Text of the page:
Pavlo Klimkin is a career diplomat. He has worked as deputy head of mission in the Ukrainian embassy in London and as director of ministry of foreign affairs' EU department in Kyiv, before being appointed deputy minister for foreign affairs of Ukraine in April 2010.
He was speaking to EurActiv Germany's Michael Kaczmarek and Ewald König
The detention of former Prime Minister Yulia Tymoshenko has been qualified by European politicians and media as "political motivated". Several EU foreign affairs ministers warned Ukraine over the Tymoshenko 'show trial'. How do you respond to your EU colleagues?
Firstly, Ukraine's European perspective is not only a foreign policy priority; it is a rationale of national development. I don't see any reason to link this issue and developments around the negotiations on the Free Trade Area Agreement.
Secondly, I want to underline that we understand the importance of the differentiation of political and criminal responsibility. If someone is acting in his or her political capacity there should be political responsibility, normally expressed in elections.
If someone is acting in order to falsify government documents, and I understand this is the rationale for the court case, it is definitely a criminal responsibility. It is up to the court to decide. In my capacity as deputy foreign minister I cannot comment on the court case itself. It is not appropriate for me to link important developments on the EU related issues to the perception of the internal situation Ukraine.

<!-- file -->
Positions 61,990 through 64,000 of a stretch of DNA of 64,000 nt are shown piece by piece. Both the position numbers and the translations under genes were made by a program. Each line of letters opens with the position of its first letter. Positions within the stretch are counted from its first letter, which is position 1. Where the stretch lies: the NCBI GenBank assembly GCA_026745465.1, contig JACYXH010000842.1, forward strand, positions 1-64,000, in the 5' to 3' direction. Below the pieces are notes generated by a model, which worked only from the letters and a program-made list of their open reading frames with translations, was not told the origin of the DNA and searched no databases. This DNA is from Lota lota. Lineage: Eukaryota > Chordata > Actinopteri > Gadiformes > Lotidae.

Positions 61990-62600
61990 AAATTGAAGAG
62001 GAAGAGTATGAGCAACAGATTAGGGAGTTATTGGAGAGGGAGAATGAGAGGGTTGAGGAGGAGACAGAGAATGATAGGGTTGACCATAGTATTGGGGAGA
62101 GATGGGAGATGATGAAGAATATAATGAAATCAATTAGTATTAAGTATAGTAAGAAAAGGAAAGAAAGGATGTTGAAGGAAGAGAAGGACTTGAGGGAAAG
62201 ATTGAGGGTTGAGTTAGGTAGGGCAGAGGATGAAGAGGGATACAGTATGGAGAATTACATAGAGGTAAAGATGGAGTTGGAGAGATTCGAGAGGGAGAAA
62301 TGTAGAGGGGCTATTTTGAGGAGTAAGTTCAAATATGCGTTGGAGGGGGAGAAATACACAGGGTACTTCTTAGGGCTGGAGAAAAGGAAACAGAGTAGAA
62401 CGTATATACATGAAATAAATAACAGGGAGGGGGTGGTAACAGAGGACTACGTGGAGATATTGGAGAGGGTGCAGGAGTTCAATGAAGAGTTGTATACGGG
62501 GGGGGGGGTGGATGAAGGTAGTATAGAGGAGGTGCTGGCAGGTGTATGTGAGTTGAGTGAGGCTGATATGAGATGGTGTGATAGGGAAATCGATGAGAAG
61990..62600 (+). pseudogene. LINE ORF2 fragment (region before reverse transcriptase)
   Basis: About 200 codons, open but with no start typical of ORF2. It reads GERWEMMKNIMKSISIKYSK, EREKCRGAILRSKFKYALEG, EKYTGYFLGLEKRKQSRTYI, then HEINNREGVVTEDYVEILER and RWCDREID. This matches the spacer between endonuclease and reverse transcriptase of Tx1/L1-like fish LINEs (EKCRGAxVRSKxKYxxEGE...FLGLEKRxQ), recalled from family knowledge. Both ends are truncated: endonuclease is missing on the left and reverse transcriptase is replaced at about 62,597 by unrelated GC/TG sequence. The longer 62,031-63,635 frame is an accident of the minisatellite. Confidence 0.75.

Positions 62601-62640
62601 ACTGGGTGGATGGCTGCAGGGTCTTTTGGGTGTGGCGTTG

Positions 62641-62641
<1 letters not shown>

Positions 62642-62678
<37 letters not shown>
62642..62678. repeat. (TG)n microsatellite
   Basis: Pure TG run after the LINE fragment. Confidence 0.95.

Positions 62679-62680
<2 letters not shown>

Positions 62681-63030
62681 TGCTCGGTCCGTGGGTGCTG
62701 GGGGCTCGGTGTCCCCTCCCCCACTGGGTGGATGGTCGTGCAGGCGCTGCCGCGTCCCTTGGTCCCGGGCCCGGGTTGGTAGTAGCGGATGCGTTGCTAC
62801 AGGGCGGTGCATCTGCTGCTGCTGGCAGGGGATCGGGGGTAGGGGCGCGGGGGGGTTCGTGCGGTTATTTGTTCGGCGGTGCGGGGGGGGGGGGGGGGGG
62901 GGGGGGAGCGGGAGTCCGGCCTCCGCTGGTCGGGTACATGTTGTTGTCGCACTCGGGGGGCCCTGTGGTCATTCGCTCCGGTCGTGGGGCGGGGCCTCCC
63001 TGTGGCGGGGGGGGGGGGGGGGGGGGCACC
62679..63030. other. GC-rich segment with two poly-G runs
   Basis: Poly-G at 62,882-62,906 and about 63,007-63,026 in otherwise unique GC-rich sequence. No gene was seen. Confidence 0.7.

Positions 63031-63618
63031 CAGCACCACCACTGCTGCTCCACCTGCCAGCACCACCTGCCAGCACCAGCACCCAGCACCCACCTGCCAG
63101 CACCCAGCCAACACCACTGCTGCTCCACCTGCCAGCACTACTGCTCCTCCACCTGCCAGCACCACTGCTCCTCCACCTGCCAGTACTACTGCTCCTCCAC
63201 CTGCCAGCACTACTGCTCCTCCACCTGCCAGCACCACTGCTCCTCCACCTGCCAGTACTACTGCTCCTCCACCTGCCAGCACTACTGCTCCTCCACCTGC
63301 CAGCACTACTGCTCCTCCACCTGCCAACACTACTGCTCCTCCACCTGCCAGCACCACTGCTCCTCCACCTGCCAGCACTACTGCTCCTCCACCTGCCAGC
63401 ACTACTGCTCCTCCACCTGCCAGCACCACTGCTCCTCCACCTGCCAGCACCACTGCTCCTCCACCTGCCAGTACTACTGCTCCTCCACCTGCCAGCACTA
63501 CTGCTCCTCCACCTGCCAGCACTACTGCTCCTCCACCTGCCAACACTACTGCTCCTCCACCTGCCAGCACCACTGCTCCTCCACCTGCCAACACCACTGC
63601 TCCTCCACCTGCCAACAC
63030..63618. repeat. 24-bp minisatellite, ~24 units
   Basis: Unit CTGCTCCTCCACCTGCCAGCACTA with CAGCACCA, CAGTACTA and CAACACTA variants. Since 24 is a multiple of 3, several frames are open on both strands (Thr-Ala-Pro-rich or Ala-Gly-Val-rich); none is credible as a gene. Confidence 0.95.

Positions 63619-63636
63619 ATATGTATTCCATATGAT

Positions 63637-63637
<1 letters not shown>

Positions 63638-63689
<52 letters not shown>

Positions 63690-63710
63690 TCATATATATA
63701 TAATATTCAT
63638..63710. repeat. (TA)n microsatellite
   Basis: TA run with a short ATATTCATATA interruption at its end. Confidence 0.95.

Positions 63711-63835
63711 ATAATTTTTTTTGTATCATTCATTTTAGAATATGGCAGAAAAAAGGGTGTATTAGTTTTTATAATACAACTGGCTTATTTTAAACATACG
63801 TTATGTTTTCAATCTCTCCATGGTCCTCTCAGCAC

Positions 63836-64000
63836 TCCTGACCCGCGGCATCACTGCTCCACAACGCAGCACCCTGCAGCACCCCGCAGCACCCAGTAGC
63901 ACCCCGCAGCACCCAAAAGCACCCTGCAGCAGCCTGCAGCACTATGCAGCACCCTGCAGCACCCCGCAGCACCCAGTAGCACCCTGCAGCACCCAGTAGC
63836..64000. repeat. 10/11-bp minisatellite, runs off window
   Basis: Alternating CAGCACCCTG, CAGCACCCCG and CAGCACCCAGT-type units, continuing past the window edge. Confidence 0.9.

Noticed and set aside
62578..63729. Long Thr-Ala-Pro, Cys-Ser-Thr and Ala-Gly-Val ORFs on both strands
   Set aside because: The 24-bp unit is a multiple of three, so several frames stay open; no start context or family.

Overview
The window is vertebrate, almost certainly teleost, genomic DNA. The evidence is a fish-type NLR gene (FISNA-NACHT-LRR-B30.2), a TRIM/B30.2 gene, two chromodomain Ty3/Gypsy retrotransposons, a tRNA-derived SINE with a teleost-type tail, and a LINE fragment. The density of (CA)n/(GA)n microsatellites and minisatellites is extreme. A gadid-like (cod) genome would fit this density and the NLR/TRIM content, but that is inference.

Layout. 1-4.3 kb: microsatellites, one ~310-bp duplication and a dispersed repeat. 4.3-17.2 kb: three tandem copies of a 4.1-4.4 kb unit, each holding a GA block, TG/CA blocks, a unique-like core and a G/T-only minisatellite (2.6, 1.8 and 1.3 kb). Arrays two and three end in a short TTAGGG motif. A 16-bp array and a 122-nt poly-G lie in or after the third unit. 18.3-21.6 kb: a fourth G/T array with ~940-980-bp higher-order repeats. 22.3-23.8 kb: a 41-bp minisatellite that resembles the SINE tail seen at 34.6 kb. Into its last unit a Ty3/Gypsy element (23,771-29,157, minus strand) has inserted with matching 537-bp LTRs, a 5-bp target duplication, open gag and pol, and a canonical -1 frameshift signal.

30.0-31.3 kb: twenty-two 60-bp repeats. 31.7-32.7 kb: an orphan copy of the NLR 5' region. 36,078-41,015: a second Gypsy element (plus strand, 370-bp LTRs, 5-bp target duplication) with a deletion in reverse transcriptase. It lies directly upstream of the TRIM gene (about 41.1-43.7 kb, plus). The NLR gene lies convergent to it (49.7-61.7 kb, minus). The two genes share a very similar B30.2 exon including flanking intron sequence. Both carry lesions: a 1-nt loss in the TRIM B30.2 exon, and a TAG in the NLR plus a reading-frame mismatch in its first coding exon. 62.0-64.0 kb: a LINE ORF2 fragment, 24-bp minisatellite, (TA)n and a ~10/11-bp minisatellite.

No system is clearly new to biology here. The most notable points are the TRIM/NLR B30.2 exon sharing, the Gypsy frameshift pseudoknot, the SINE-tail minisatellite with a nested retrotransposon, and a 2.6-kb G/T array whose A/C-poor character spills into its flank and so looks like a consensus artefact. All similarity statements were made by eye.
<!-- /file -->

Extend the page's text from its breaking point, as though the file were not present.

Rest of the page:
But the EU does see a link. I think of the statements of France's Alain Juppé, Britain's William Hague or Sweden's Carl Bildt some days ago. They declared that the free trade and association agreement might be blocked as long as Yulia Tymonshenko's 'show trial' continues.
I understood the messages after the last Foreign Affairs Council in Sopot [Poland] [as saying] that they have talked about a probability and not defined a clear link. But let me be straight: Who will be punished in the case that we stop negotiations on the association agreement, especially on the most important part on free trade?
The future association agreement is about framing reforms in Ukraine based on European-like models. It should be our joint commitment for Ukraine and for the EU to establish a framework of such a kind. It will be one of the most ambitious agreements, in the political and economic sense, for the EU and Ukraine.
Ukraine and EU representatives have underlined the importance of this agreement. Nevertheless, the Tymoshenko case has changed the atmosphere. The political rivalry between the current president Viktor Yanukovych and Yulia Tymoshenko is well-documented. Are we currently witnessing a witch hunt for political rivals in Ukraine?
No. It is a misperception of what is going on in Ukraine. I will answer this question from another angle: If someone – and I underline the word if - would have wanted to put pressure on the opposition, for me it would be the weirdest strategy to take.
In the Ukrainian mentality people under pressure become popular. As regards to future elections this would be the completely wrong strategy. Different opposition groups are now talking about uniting their forces. The court case is about the question whether or not there have been infringements of governmental procedures in preparing and signing the famous gas agreement with Russia.
Since the detention of Yulia Tymoshenko officials from the United States, the European Parliament and several politicians in the EU have declared their concerns about the politically-motivated nature of this case. Are the external voices biased while your view is neutral?
No, I never said that the statements of our friends are biased. At the contrary, we welcome very much their engagement to bring forward the reforms in Ukraine. The precondition for the rule of law is the clear division of powers.